Four vice-chancellors considering a legal bid to overturn £185 million in grants made under this summer's Higher Education Innovation Fund have invoked open government rules to expose what they believe are fundamental flaws in the competition.
The vice-chancellors of Northumbria, Manchester Metropolitan, Salford and Central Lancashire universities, which were all denied funds under the promoting business links competition, have written to the Higher Education Funding Council for England demanding answers to 17 questions that they believe will highlight a catalogue of flaws, mistakes and inequalities in the handing of awards this year.
Answers they are seeking under the Code of Practice on Access to Government Information, include an explanation as to why there were apparent "differences between the published assessment criteria and the criteria used for marking the bids". They consider this to be a fundamental unfairness.
They are also demanding detailed information on how assessment judgements and final decisions were made.
In a joint letter to Howard Newby, Hefce chief executive, last week, the vice-chancellors say: "We all accept that Heif was a competitive process and that applications were judged on their merits. Our concerns arise from the overall results, which we consider to be in conflict with both government policy and the stated aims of Heif, as indicated in earlier correspondence. We do not understand how this disjunction occurred and we wish to know more about the administration of the process in order to satisfy ourselves that we and other universities were fairly treated."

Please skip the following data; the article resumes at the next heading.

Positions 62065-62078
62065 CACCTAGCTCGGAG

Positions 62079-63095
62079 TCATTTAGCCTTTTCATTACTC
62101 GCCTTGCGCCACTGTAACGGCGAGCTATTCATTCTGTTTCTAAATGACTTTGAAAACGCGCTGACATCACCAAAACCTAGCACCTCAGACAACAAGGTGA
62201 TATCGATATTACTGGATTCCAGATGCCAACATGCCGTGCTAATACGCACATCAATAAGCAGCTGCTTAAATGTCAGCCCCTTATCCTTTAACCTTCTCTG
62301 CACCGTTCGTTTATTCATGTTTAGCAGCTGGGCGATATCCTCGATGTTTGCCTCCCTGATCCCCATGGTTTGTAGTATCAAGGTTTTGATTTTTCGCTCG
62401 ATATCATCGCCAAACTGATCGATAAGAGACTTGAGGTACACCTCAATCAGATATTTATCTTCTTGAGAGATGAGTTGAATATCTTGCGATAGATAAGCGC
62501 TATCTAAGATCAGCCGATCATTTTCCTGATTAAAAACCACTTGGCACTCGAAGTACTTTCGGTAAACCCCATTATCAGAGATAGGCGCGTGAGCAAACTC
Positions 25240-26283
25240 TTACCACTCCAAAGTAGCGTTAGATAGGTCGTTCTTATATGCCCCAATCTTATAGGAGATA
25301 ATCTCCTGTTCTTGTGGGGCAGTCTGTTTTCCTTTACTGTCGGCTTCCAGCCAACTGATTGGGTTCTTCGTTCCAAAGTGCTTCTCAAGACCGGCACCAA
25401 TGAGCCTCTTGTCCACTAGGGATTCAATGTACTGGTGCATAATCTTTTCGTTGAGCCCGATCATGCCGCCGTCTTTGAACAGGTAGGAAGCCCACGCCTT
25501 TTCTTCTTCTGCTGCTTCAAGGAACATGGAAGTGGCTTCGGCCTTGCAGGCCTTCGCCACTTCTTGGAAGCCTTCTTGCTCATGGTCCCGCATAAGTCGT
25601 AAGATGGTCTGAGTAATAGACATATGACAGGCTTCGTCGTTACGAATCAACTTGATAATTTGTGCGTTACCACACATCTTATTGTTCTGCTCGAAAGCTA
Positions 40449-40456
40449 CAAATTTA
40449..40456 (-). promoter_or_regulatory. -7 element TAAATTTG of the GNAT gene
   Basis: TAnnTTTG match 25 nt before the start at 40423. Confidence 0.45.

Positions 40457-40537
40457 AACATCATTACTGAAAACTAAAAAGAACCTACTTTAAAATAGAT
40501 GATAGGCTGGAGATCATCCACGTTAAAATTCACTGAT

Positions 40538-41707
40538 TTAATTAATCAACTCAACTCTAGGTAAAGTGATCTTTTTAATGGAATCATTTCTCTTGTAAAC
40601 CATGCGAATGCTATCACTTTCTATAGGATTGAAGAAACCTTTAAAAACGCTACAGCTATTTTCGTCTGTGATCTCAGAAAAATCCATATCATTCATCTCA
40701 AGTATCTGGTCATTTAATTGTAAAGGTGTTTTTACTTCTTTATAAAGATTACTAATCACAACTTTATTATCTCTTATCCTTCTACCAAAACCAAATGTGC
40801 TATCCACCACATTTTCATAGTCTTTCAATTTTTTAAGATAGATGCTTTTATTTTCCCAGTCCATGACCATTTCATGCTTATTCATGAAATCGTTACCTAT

Kel Fidler, Northumbria vice-chancellor, said: "I am extremely annoyed as ten people's jobs are on the line here as a result of this. The process totally ignores all that we have been doing in Heif-like activity over many years. It is a real smack in the face for us."
A spokesman for Hefce said the council had no comment to make beyond a statement issued when concerns were first reported by The Times Higher in July. Then, it said it was confident that the process, which involved four separate streams of assessors and an advisory award, was "robust and transparent".
"Understandably, proposers feel less happy when the results of a competitive bidding process are unwelcome," Hefce said.
The council has indicated that it would have preferred Heif money to have been allocated through a formula, rather than a competition, as will happen next year.